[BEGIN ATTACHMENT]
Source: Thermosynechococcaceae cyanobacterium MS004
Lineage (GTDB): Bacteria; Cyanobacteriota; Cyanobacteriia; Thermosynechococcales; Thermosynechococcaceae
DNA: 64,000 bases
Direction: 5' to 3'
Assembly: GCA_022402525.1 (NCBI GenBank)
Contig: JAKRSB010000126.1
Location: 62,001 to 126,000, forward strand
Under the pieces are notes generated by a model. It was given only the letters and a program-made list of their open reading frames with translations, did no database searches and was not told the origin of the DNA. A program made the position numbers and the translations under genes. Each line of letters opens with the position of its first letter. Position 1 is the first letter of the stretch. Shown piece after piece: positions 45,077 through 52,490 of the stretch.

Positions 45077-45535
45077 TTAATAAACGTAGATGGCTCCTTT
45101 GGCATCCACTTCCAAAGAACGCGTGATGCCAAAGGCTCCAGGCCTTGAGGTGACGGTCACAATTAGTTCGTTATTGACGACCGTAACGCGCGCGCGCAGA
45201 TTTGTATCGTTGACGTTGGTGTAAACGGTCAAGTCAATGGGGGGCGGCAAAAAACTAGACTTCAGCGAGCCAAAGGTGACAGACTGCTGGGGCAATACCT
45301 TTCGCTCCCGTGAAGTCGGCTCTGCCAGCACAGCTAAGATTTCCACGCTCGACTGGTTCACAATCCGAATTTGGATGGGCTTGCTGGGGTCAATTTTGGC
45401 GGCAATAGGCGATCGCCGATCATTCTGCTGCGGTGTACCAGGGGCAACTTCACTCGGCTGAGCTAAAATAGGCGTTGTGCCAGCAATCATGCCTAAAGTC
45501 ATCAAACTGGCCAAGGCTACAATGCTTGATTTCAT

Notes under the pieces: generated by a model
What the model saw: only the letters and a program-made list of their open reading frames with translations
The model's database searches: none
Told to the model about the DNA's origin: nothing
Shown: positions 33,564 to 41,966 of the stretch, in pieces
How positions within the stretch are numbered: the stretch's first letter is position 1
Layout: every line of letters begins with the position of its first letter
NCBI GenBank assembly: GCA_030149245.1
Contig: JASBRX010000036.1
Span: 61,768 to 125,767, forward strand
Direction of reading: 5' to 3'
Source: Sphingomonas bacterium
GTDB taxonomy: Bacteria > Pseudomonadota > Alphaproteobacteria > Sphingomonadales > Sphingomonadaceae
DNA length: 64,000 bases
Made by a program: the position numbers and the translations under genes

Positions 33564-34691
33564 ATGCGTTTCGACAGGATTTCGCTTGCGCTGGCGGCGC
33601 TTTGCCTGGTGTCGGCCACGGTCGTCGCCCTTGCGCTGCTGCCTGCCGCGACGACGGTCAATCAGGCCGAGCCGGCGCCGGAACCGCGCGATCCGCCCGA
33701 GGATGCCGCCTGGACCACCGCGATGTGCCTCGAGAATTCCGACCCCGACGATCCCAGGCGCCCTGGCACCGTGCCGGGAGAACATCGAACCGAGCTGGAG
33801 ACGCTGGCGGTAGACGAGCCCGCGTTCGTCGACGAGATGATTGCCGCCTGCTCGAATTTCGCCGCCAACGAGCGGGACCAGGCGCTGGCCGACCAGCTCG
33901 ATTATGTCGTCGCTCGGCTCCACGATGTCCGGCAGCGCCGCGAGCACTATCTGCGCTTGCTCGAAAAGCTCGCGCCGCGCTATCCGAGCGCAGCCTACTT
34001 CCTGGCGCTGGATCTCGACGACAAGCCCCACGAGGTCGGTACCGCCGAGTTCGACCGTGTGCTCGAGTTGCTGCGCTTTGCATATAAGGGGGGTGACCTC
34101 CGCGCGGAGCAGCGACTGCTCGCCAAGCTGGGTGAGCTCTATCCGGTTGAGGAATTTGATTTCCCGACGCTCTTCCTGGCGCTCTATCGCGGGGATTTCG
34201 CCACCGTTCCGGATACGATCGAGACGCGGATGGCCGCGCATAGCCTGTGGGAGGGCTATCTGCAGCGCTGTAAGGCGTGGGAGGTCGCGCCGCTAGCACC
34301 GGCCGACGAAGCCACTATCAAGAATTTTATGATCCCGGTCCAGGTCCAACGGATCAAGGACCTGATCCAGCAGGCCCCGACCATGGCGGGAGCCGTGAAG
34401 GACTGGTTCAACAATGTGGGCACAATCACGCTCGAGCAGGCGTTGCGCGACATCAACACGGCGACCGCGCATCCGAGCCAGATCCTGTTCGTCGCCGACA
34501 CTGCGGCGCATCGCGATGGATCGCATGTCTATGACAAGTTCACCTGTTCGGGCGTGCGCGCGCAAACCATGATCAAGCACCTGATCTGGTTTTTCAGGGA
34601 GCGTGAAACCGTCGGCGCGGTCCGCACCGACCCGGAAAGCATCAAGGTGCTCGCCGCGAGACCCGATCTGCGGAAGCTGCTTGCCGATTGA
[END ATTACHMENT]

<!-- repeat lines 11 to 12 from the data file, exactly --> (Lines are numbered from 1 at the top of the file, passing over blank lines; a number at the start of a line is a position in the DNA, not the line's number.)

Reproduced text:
45101 GGCATCCACTTCCAAAGAACGCGTGATGCCAAAGGCTCCAGGCCTTGAGGTGACGGTCACAATTAGTTCGTTATTGACGACCGTAACGCGCGCGCGCAGA
45201 TTTGTATCGTTGACGTTGGTGTAAACGGTCAAGTCAATGGGGGGCGGCAAAAAACTAGACTTCAGCGAGCCAAAGGTGACAGACTGCTGGGGCAATACCT